Obama was inaugurated. I watched it on Fox News, so I can hear Obama's speech without hearing it translated to Hebrew in the middle and get distracted, and I was very glad I did so.
I expected them to talk about LGBT rights (the GoGay.co.il writers referred to Obama as 'most likely the most gay friendly American president ever), but it seemed I misinterprereted the magnitude of the race barrier being broken, an issue referred many times during the ceremony (and that old black reverend gave a very nice rhymed speech about it, 'Black won't be taken aback, brown can stick around...').
It was a bit awkward, though, when that singer whose name I forgot sang My Country, 'Tis For Thee. I thought her singing style and the way she dressed were very strange, but I realised it was a demonstration of the African-American's unique culture, which I can't really relate to.
The poet who read that poem (Something Alexander) was embarrassing. It sounded like something a child might write, and it pretty much proves that Americans have absolutely no taste when it comes to poetry (otherwise Walt Whitman could never have been their national poet). I was surprised they let her in.
The air Yo-Yo Ma, Yitskhak Perlmann, and the other two played was... interesting. I wasn't listening that well, so I can't really judge. I should listen to it again some time and make an opinion.
The inauguration itself was a negative surprise. Obama got confused in the middle, and I was quite scared. What was that supposed to mean? Ah well. Let's hope it means nothing. There were a few little blunders here and there, but meh.
The speech was pretty interesting. Obama didn't speak with vague words, but actually addressed the issues he was concerned with and said it will be a long process which will require the people's patience and co-operation. I listened attentively till the end, and wasn't disappointed (well, just a little, because he didn't say a thing about LGBT rights. I interpreted it as cowardice). However, the reporters said they were surprised at the speech, saying Obama has shown his good literary taste in the past, but this speech was somewhat corny. I didn't have anything to compare it to, so it seemed alright for me. A classmate later told me he did it because he wanted to show people he is only human, and will only be able to take care of the crises as a human and make people understand he's not the sole solution for their problems.
I was disappointed to see there was no big ceremony with all the promised artists (and a gay choir was said to perform there! I wanted to see how that turned out... I've read something like that was never done before, and it was considered controversial), and read only later these performances took place two days beforehand. Hopefully I'll find out about that on YouTube.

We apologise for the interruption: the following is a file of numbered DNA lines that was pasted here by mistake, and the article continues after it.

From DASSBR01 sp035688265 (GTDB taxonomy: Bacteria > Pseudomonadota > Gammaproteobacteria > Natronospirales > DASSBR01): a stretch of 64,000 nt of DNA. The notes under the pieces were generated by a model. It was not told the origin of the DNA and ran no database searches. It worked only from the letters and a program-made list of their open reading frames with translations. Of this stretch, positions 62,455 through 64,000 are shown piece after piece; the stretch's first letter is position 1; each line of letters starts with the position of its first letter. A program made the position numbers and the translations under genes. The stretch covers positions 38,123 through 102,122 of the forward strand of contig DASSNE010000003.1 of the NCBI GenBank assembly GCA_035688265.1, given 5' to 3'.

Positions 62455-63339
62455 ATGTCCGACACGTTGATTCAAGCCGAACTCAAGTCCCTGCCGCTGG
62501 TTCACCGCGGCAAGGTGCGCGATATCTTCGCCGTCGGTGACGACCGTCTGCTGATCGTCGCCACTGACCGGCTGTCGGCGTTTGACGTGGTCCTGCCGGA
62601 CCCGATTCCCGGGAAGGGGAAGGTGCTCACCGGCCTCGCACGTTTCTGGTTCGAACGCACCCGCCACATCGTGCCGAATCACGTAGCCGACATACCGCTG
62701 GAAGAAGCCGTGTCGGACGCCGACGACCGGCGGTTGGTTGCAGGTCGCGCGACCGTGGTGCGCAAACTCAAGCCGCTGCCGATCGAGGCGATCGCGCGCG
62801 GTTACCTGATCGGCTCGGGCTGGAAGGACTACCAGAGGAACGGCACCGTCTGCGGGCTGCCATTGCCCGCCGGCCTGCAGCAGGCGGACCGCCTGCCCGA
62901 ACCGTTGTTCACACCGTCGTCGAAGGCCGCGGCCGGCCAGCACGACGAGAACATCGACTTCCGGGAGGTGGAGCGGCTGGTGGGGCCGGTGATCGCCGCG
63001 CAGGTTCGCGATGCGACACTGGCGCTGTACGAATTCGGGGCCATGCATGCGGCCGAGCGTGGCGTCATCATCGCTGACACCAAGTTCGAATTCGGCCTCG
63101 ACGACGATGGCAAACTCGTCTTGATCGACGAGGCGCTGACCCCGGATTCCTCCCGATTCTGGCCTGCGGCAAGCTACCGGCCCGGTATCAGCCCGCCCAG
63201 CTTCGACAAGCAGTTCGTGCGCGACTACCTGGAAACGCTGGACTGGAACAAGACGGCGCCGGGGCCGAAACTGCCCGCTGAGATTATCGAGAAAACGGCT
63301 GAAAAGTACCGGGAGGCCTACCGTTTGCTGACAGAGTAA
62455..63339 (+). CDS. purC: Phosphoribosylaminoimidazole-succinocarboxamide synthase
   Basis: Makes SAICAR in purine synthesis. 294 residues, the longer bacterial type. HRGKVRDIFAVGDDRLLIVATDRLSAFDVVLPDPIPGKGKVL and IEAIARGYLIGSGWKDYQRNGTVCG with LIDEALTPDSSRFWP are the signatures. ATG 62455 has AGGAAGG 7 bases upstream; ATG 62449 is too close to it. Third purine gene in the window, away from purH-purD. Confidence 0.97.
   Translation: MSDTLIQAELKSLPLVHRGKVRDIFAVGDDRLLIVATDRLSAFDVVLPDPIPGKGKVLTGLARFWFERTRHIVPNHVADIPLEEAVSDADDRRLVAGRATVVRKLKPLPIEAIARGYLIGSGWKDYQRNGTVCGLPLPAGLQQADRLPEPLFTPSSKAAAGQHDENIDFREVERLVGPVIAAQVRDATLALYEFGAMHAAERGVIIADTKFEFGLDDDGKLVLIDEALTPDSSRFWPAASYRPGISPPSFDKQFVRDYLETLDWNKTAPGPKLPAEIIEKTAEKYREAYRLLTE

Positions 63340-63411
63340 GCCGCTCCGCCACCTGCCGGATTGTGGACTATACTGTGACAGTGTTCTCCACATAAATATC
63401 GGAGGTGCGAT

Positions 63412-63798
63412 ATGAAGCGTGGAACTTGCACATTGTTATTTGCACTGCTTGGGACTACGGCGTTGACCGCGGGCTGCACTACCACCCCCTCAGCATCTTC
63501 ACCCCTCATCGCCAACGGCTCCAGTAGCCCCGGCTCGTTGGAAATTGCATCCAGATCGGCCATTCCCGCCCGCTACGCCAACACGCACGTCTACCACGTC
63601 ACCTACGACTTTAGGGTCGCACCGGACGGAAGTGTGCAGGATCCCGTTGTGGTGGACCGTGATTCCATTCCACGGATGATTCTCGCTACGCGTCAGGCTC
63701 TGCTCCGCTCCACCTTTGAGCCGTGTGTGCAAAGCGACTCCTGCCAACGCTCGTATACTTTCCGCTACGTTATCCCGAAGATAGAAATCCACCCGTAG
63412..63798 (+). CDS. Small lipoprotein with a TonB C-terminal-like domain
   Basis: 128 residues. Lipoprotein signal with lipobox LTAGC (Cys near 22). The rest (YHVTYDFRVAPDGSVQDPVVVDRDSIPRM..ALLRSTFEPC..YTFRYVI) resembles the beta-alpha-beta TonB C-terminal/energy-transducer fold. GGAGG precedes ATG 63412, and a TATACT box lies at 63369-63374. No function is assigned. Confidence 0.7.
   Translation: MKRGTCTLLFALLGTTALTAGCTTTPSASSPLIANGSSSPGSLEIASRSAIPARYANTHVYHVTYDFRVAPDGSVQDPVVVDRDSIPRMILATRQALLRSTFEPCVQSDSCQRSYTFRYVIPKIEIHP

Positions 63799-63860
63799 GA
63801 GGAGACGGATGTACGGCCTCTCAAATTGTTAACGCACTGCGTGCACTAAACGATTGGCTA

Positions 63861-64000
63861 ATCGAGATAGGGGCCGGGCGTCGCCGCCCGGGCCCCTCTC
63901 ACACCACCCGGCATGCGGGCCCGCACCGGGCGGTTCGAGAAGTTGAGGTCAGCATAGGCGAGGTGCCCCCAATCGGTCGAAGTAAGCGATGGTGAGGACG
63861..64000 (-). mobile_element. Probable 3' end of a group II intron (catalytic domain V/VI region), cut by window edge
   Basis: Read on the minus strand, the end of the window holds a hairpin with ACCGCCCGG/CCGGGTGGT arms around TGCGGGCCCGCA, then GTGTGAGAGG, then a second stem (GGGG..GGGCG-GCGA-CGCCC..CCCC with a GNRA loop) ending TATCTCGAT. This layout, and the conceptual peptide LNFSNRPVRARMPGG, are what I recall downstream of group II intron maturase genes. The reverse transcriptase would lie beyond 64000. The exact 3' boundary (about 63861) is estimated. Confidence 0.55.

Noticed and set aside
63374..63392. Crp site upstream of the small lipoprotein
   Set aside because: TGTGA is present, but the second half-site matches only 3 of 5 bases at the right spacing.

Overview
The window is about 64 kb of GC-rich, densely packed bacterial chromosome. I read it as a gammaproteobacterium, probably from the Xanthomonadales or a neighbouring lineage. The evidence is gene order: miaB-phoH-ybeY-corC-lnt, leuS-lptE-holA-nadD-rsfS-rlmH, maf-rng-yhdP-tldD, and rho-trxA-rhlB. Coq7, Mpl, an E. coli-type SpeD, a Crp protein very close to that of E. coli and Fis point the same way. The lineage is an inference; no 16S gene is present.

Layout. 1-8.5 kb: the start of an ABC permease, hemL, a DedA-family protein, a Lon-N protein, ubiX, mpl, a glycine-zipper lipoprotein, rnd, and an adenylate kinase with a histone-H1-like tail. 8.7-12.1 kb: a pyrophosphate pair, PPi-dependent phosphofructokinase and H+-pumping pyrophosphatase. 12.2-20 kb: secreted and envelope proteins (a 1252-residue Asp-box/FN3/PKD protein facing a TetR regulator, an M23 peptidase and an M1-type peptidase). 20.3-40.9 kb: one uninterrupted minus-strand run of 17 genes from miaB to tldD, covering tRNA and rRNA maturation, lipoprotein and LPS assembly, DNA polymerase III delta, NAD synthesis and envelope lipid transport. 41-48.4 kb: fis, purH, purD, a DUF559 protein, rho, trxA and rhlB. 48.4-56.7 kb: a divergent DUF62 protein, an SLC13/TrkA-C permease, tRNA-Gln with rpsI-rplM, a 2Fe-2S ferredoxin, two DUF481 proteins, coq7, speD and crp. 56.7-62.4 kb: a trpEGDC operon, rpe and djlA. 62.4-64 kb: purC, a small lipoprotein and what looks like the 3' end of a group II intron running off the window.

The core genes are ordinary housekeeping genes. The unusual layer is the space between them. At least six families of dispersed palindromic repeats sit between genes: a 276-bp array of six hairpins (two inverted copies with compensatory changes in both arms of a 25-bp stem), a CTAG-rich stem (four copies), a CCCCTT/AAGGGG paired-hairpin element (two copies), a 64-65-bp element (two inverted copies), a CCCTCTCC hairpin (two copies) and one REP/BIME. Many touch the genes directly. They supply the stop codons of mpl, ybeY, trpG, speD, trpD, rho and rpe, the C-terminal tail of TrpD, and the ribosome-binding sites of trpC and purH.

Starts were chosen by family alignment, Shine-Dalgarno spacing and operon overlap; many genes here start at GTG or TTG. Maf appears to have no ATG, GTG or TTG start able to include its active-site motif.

The Erets Nehederet episode afterwards featured an embarrassing impression of Obama by Eli Finish. However, it was rather funny when the Bibi (done by Mariano Edelmann) said, 'We have a great president on our side, U.S. backs us up, so we can do whatever the fuck we want!', and Obama said, '...No you can't.' (So Bibi said he's a broken president and asked if they could go back to the previous one...) It was also funny when Kitsis tried asking Obama if his views of the Middle East and the Israeli-Palestinian conflict have changed, and Obama's media adviser translated it as, 'You're a darkie, we've never had to deal with a darkie before, what are we supposed to do?...'
I have great hopes of you, Mr. President. Please don't fail me.
I translated a poem written by Altermann. I think it is very relevant for our days. It's an untitled poem, from Altermann's Notebooks, volume III, page 60:
– – – Quoth the Devil, How can one protected well
He has his courage and he has the virile skill,
His arms are with innovation by him seated.
Thus spake he: I shan't seize his force
Or put bridles for to restrain him,
And no weakness I shall endorse
And his strong hands I shan't as then weaken:
I shall make both his mind and spirit coarse,
And his knowing he's right be forsaken.
– – –
Thus spake he, and the heavens froze
And turned pale in horrid fear
As they saw how he spake and rose
This nefarious plot to bear.
An Cat Dubh, 21.1.09
Not as good as the original, but meh. I think I should revise it and re-post a fixed version of it (I think this poem was written with a different stress system, and that's what made me think the metre is inconsistent...). But you understand the point.